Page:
When I taught school in Florida I always said “no thank you” when offered the chance to teach summer school. With small children at home, summer was perfect for full-time dad stuff. In those days we were off eleven full weeks, and during that time I did my best to forget everything about school. The problem was, so did the kids in my class. So when I got back to my job, I typically had to invest the first month getting the students back up to speed. Their families needed some summer ideas to help keep them on track.
Now I’m all for reinvention during the summer, but there also happen to be some highly effective strategies we can employ that will make sure our children not only have fun over the summer months but also keep their skills sharp so they don’t waste learning time when they get back into school. Besides, learning is some of the best fun your family can enjoy. [Tweet This]
No need to assign homework every time you go to work, dad, but you might want to try the following five ideas to make sure this summer helps Junior succeed next school year.
1. Family Reading Challenges:
This is old school, but make a chart, write the titles of five great books, then run names – including mom and dad – down the side. Everyone reads, then devote one dinner a week to talking about what you have read. If there’s a movie, watch it together after the discussion. Include an afternoon at the library once a week. Make sure these are books that are readily readable in just a few days. We know one family where all seven Chronicles of Narnia (C.S. Lewis) books made the rounds one summer. At any given time, everyone is likely reading a different book, so that means Junior’s take on the story one week, Dad’s another, Mom’s the next. In my family, certain books always emerged as consensus favorites. Selections are going to vary depending on the kids’ ages (see “5 Books for Middle School Kids” for a few ideas).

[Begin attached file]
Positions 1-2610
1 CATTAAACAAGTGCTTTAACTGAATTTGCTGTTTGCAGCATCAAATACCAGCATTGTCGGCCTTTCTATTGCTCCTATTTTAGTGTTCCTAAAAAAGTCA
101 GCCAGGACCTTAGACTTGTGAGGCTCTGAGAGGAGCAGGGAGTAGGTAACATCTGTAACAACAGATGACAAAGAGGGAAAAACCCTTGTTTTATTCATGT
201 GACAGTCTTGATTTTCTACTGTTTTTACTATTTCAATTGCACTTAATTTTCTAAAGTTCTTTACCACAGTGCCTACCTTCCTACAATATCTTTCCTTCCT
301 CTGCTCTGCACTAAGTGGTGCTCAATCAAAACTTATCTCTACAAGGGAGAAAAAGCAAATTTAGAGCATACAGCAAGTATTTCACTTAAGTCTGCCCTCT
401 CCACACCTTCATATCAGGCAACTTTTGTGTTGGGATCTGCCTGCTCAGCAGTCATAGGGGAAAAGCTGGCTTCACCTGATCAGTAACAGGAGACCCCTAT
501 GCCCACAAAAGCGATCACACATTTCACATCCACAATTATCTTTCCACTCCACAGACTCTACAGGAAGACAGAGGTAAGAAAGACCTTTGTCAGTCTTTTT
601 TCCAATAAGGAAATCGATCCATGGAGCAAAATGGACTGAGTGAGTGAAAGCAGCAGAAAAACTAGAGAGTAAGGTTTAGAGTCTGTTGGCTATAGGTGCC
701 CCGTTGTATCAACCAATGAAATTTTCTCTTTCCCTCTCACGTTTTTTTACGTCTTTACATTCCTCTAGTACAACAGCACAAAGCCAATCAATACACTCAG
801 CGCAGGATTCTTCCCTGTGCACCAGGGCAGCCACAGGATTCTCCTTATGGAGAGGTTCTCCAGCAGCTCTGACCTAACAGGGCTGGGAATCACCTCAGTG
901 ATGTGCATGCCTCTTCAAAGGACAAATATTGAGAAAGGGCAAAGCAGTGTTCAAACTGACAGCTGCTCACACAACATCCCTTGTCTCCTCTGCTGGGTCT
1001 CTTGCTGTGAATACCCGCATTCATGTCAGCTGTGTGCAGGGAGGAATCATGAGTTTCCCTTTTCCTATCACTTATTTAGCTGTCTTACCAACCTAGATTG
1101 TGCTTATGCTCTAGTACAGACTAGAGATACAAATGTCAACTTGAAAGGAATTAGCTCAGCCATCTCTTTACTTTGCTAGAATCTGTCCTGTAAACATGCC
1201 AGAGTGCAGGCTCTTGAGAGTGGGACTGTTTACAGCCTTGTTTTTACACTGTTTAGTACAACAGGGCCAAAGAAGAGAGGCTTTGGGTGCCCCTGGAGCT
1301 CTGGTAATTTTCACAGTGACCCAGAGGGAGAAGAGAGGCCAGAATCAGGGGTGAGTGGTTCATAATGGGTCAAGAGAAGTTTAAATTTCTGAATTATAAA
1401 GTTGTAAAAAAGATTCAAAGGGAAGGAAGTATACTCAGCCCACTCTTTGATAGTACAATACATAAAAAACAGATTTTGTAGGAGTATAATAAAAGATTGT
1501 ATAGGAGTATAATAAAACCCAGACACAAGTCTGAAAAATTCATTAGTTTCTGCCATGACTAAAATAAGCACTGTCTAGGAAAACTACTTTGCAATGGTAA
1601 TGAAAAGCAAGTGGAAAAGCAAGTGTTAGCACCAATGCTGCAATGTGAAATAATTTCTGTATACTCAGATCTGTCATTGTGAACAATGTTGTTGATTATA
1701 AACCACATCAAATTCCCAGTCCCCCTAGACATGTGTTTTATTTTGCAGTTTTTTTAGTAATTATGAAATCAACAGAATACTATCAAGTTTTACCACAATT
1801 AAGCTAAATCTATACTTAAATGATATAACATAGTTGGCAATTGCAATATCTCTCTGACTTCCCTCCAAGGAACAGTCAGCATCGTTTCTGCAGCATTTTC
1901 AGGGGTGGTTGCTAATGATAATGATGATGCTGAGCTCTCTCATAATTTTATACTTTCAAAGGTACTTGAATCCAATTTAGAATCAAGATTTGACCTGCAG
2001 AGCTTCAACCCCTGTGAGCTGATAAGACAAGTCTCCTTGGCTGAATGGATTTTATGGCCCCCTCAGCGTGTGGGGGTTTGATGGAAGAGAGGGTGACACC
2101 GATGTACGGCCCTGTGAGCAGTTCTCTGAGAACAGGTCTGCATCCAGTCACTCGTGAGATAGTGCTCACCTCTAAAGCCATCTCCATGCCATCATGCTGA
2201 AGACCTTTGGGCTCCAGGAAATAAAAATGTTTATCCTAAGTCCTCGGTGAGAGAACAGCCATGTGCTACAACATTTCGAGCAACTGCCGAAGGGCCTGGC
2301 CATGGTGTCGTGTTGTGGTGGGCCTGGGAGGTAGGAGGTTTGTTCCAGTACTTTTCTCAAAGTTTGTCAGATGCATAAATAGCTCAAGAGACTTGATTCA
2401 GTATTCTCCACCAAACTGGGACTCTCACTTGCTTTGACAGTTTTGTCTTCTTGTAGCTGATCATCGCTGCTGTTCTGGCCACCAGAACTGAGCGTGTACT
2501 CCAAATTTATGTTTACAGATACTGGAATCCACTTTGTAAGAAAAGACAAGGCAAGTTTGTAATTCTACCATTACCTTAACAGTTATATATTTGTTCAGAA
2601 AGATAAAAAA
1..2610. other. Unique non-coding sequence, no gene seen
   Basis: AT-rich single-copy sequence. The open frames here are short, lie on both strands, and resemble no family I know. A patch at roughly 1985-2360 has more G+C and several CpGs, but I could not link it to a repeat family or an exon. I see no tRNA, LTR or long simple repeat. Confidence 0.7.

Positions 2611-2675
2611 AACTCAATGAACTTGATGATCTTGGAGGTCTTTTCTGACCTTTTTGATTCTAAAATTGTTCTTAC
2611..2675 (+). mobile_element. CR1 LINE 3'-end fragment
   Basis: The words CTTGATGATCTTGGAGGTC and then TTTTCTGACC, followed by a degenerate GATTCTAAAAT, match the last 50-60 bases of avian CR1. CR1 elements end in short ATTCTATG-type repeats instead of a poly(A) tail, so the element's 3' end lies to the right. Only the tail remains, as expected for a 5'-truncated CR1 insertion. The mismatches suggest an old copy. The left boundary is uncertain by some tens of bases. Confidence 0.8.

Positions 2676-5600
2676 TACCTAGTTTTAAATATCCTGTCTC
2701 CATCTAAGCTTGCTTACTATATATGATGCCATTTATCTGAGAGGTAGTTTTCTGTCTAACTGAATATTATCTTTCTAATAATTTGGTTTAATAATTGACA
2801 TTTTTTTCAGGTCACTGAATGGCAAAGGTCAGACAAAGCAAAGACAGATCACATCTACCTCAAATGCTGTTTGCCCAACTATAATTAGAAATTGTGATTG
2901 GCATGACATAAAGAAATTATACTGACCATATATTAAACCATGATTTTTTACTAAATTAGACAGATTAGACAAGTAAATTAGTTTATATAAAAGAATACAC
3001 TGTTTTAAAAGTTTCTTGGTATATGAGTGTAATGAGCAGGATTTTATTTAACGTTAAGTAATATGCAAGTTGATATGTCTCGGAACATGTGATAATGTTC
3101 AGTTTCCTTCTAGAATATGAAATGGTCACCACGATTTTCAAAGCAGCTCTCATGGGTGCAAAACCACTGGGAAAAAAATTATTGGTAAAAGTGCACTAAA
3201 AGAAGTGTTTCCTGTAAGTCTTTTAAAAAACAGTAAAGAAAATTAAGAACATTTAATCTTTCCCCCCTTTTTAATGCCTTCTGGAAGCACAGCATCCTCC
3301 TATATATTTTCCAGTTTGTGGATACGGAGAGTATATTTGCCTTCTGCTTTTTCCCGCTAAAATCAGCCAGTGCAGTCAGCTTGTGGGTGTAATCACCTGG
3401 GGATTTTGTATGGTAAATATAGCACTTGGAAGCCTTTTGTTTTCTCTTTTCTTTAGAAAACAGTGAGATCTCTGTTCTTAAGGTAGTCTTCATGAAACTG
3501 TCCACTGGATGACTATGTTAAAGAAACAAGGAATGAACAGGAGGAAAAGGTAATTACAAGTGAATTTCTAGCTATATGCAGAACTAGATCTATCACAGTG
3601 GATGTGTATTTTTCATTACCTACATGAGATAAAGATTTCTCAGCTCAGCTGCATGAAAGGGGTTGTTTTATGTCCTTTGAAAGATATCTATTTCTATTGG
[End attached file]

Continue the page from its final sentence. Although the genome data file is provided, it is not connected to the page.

2. Research Roundup:
Assign topics for research. Everyone gathers information then presents a short paper to the family. Topics could cover fun stuff such as, “Top grossing movies of 1938”, “The Olympic Games of 1972” – or more serious topics like, “How the Wright Brothers learned to fly.” Research could alternate between Internet resources and library only.
3. Document the House:
Make detailed drawings of the family home, making floor plans on graph paper, taking inventory, take photographs of the house from different angles, create art projects, and use models and watercolors. The possibilities are endless, and the scope should be dictated by age, ability, or available time. It could be a huge project and have practical value.
4. (Historical) “Bio-pic” of the Week:
Family movie night, focusing on biographical films of famous people. Prep could involve research and reports prior to the movie, and consequent critique of the historicity of the movie being viewed.
5. Re-writing news stories in their own words:
Assign news stories from major sources (New York Times, Christian Science Monitor, Time Magazine, etc), then have the children re-write the articles from either their own point of view, or simply paraphrasing the content. The key is to keep all the key information, while re-voicing. For example, “The Yankees were swept in the three-game series” could become, “The Rays stomped on the pinstripe boys and I loved every minute of it!” The idea is to demonstrate comprehension and develop clear writing.
Huddle Up Question
Huddle up with your kids and ask, “Do you feel ready for the next grade?”